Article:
Buying a car is indispensable for some. The urge to do so is stronger when there are affordable cars in the market. This is why some opt for second-hand cars. After all, even used cars are of good quality and can function well.
Besides, regardless of whether you bought from a used-car dealer or a friend of a friend, you are protected by the law. If you have a valid reason for being unsatisfied with your purchase, you can reject it within thirty days or ask for repairs or even a refund after thirty days.
That said, in this article we will explore what the Consumer Rights Act says about purchasing a second-hand car. Here’s some legal advice concerning this matter.
The premise is, when you have problems with a second-hand car soon after you buy it, then you have the right to reject it and get your money back as per the Consumer Rights Act. But the timeframe then becomes crucial. Here’s what you need to know:
Second-hand cars bought before October 1, 2015 are covered by the Sale of Goods Act, which has now been replaced by the Consumer Rights Act. After October 1, if something happens to second-hand car you bought, the Consumer Rights Act states that you are given thirty days to reject it and get a full refund. Thirty days is a reasonable timeframe as per the guidelines of the Consumer Rights Act.
Now if you’re past the first 30 days, but a problem has arisen that you think would have been there at the time of purchase, then you’re entitled to ask for a repair, replacement or refund. Typically, a repair is what most sellers will offer if they can prove that the cost of replacing it would be disproportionate and unreasonable. If the attempt at a repair or replacement is unsuccessful, then you’re entitled to a refund. But the dealer can make a deduction from the refund after the first thirty days for ‘fair use’. As per the guidelines of the Consumer Rights Act, it’s the responsibility of the seller to prove the problem wasn’t there, not for you to prove that it was during the first six months after you bought it.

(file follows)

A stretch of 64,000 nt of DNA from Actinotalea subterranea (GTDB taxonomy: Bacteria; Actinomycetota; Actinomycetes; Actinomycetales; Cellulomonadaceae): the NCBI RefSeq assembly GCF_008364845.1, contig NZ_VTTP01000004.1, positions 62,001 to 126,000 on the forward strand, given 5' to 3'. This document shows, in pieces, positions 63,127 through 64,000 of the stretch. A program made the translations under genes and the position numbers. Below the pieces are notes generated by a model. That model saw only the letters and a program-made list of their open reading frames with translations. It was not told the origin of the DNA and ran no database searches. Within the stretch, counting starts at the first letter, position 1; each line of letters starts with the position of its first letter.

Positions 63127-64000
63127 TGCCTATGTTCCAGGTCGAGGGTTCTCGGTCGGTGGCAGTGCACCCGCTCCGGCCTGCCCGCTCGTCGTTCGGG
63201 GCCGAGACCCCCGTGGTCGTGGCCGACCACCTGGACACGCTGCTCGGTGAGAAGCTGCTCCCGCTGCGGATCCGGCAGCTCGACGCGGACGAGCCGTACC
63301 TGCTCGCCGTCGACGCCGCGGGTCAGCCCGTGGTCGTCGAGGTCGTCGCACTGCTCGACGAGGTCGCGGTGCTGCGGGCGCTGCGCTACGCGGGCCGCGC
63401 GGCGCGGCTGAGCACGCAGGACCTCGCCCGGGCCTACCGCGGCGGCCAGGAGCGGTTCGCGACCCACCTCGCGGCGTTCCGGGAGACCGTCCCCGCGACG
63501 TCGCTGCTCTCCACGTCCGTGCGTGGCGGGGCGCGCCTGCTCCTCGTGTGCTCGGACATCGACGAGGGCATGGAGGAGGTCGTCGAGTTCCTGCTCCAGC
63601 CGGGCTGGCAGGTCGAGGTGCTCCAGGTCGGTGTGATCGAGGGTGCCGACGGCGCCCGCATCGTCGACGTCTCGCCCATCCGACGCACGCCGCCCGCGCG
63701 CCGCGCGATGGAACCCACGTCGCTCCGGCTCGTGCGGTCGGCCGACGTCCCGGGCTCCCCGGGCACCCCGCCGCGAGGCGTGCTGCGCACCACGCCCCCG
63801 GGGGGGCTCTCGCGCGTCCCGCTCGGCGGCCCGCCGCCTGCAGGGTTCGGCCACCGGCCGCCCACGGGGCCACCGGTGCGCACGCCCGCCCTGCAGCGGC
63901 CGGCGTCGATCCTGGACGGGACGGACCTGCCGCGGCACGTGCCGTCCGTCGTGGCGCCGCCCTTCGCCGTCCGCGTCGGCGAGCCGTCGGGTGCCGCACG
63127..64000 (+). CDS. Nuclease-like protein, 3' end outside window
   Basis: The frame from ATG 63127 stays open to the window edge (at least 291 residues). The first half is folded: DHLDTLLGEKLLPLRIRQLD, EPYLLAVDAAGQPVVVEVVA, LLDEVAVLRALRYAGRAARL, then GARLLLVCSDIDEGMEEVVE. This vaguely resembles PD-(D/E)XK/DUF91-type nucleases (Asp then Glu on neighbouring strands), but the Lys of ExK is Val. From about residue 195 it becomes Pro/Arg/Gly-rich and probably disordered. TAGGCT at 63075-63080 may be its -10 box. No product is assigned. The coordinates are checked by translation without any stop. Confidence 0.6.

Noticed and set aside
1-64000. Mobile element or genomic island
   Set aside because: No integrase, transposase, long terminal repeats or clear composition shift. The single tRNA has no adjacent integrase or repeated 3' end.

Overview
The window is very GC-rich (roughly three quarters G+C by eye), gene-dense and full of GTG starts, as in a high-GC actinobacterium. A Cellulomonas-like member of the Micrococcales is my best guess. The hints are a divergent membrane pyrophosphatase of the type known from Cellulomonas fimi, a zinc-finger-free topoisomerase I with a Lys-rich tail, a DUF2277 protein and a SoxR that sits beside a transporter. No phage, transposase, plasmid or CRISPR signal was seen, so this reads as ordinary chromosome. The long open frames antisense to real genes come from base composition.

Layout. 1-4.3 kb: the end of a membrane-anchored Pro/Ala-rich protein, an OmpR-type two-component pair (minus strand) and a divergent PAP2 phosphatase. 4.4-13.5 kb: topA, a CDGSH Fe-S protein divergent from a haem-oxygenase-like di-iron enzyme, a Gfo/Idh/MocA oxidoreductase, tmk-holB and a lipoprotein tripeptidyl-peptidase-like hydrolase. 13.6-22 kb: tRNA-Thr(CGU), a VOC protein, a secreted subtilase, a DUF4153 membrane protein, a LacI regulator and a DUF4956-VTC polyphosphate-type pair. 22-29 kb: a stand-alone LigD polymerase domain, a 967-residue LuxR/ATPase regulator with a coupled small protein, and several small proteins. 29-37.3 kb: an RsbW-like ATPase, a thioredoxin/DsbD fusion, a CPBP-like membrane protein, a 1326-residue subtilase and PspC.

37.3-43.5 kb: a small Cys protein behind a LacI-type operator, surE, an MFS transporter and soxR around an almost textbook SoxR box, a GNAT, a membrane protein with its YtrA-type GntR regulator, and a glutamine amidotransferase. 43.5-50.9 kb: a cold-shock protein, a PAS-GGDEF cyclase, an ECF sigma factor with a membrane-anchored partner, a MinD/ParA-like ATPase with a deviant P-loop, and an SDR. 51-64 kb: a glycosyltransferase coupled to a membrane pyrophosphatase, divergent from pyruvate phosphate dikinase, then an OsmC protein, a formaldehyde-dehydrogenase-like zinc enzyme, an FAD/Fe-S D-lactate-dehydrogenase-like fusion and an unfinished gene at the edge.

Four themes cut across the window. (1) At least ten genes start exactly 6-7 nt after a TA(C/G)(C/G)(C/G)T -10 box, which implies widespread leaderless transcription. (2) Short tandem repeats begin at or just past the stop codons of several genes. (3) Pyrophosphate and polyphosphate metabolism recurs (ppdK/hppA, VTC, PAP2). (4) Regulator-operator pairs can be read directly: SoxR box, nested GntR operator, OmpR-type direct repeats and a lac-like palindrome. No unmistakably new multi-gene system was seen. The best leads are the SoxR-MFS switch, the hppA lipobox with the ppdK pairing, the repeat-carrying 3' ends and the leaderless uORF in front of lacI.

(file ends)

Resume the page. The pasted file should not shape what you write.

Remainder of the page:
As mentioned above, you are entitled to a repair, replacement, or a refund even if the product is no longer under warranty, once problems persist after the purchase. However, as per the Consumer Rights Act, there should be grounds for such legal rights.
Upon purchase of a second-hand car, the Consumer Rights Act requires the car to be:
– of satisfactory quality (taking into account its age and mileage)
– an accurate representation of any description given to you before you bought it (whether in the ad or discussions prior to sale)
– be fit for purpose (in this case, to get you from A to B safely)
If the second-hand car you purchased does not meet these requirements, then you have the right to file a complaint against the used-car dealer for breach of contract. This is where you can opt to reject the car within thirty days of purchase or ask for repair, replacement or refund after sixty days, once issues have surfaced. If something you buy is not as described, or the seller is guilty of misrepresentation, the general rule of thumb is that you’re entitled to:
– give the second-hand car back and get your money back.
– ask for compensation if you want to keep the car (usually equivalent to the cost of any repairs it needs).
If you’re looking for a company to help with your return, Consumer Reclaim is your best option. Get in touch with us today to see how we can help.